Recently, we received the following comment by a trail user:
“Two days ago my wife and I hiked the BVT from the parking area at River Rd and Adams Rd toward 115 along the river. It is our favorite hike. Both sides of the trail are bordered by a luxuriant stand of poison ivy. This didn’t bother us, but I noticed a young girl and her mother standing on the side of the trail in flip flops in poison ivy, and bending down to coax a dragon fly onto their fingers which brushed against the leaves of the poison ivy. I stopped and let them know what they were into. They had no idea and were alarmed. I suggested they go home right away and wash as much of the oil off as they could. I’m sure this has happened before with others.”
We thank the trail user for their comment and being good stewards of the trail and as a result, we have placed signs along the trail near spots where you see a lot of poison ivy.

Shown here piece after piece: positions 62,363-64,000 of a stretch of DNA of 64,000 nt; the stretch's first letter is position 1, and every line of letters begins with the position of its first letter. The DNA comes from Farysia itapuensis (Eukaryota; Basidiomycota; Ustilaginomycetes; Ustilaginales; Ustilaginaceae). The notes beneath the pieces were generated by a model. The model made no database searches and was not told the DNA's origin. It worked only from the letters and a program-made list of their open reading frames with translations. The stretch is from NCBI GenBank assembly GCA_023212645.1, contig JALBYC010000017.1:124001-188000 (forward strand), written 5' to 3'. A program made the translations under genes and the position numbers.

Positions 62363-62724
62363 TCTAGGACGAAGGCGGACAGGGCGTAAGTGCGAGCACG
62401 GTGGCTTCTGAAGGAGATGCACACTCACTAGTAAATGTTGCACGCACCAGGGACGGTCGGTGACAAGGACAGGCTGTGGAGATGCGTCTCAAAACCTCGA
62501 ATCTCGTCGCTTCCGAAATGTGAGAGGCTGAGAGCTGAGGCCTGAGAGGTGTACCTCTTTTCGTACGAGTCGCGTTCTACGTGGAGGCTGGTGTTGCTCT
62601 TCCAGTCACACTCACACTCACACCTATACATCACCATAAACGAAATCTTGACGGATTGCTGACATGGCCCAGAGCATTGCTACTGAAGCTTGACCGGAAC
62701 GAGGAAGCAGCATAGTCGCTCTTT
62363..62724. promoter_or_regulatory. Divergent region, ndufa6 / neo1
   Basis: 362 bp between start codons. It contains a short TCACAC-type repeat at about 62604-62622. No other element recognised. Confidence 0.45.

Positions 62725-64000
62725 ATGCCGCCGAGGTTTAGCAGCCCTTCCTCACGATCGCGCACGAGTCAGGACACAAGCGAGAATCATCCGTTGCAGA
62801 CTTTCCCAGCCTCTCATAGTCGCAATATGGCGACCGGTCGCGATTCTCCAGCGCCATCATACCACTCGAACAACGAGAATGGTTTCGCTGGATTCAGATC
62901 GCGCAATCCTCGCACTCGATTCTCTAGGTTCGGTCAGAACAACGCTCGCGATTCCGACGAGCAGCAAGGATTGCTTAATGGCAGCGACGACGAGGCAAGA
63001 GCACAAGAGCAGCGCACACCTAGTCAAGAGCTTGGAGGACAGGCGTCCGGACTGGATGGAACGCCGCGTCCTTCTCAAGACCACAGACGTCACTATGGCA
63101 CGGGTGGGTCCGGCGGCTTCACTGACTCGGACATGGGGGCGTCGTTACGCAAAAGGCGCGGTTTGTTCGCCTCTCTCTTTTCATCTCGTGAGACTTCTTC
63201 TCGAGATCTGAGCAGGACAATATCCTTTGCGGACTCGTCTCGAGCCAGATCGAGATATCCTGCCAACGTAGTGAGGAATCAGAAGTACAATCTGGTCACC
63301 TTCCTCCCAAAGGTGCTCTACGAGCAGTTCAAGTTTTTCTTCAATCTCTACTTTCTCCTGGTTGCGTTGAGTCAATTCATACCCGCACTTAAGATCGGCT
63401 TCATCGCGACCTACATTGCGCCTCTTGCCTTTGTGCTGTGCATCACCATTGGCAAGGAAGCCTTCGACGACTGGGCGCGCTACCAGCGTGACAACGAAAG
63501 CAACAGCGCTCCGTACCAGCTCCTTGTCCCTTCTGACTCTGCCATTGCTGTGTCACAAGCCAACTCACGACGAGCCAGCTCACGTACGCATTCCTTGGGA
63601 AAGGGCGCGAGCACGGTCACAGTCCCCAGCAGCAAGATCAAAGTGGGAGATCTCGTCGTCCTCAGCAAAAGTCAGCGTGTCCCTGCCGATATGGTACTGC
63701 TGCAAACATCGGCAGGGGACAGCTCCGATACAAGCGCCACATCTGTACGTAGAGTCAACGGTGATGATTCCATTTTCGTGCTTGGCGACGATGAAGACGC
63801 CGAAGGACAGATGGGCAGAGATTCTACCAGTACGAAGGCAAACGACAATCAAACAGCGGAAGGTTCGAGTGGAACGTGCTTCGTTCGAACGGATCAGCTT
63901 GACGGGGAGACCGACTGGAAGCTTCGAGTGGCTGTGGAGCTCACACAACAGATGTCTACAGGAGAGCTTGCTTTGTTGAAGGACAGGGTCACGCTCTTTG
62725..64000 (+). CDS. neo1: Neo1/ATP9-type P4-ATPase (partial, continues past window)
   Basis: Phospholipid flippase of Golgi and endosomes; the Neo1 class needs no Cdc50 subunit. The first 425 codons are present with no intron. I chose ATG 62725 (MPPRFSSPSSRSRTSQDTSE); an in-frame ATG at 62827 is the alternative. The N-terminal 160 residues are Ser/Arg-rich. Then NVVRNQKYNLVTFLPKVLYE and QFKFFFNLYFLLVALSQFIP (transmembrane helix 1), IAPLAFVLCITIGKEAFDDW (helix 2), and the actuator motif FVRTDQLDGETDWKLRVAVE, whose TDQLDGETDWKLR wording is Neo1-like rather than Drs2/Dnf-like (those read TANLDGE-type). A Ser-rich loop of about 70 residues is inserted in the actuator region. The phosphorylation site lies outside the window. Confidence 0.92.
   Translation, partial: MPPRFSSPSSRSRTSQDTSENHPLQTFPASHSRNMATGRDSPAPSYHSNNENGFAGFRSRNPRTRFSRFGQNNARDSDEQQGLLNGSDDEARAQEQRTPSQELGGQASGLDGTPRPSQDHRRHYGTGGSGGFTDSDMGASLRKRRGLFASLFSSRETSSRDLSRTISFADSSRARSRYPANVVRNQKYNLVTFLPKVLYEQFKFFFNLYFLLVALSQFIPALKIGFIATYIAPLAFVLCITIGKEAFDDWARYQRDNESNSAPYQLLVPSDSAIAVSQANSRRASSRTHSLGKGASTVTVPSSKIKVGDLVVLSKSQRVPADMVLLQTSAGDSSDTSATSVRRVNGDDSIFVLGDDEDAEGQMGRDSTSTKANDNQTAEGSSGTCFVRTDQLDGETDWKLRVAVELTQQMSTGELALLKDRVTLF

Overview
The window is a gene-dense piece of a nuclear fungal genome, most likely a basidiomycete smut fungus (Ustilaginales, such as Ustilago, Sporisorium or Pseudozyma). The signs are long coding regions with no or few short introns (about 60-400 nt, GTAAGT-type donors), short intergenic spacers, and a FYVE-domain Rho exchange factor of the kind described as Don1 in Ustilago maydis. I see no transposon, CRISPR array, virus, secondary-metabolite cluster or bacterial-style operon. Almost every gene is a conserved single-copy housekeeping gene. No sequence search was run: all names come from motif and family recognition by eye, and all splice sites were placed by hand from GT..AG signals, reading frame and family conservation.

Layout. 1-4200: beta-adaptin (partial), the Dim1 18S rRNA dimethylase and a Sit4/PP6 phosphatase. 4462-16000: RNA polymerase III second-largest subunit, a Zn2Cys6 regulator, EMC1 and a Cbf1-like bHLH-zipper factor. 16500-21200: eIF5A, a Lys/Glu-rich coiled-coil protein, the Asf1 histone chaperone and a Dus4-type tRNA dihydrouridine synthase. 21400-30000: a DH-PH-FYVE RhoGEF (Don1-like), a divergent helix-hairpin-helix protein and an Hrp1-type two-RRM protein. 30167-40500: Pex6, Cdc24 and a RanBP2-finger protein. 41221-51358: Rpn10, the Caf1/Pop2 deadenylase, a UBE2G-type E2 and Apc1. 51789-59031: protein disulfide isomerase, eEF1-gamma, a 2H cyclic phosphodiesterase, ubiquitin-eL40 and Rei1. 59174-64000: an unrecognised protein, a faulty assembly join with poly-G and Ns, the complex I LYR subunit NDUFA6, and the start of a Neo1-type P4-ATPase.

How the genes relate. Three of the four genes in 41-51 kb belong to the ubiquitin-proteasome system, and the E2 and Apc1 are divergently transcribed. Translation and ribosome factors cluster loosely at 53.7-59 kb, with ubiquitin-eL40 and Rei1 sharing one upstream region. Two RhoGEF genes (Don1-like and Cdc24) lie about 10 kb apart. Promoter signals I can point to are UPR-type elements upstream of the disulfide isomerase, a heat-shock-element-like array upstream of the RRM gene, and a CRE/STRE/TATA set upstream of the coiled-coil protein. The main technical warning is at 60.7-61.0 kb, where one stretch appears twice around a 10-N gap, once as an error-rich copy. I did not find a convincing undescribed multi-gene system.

How to Identify Poison Ivy
Poison ivy is typically a stem with a larger leaf at the end, and two smaller leaves shooting off the sides. The leaves can be notched or smooth on the edges, and they have pointed tips. The plant is reddish in the spring, green in summer, and yellow/orange in the fall.
Here are some pictures we took of poison ivy growing along the trail while we were out installing the signs.
Some Helpful Info about Poison Ivy
Poison ivy rash is caused by an allergic reaction to an oily resin called urushiol (u-ROO-she-ol). This oil is in the leaves, stems and roots of poison ivy, poison oak and poison sumac.
If you’ve come in contact with this oil, wash your skin with soap right away. Washing off the oil may reduce your chances of getting a poison ivy rash. If you develop a rash, it can be very itchy and last for weeks.
You can treat mild cases of poison ivy rash at home with soothing lotions and cool baths. You may need prescription medication for a rash that’s severe or widespread — especially if it’s on more sensitive areas of your body. Scratching rashes with dirty fingernails may cause additional inflammation. Check with your health care professional if you have any concerns about a poison ivy rash. If you think your pet may be contaminated with urushiol, put on some long rubber gloves and give your pet a bath.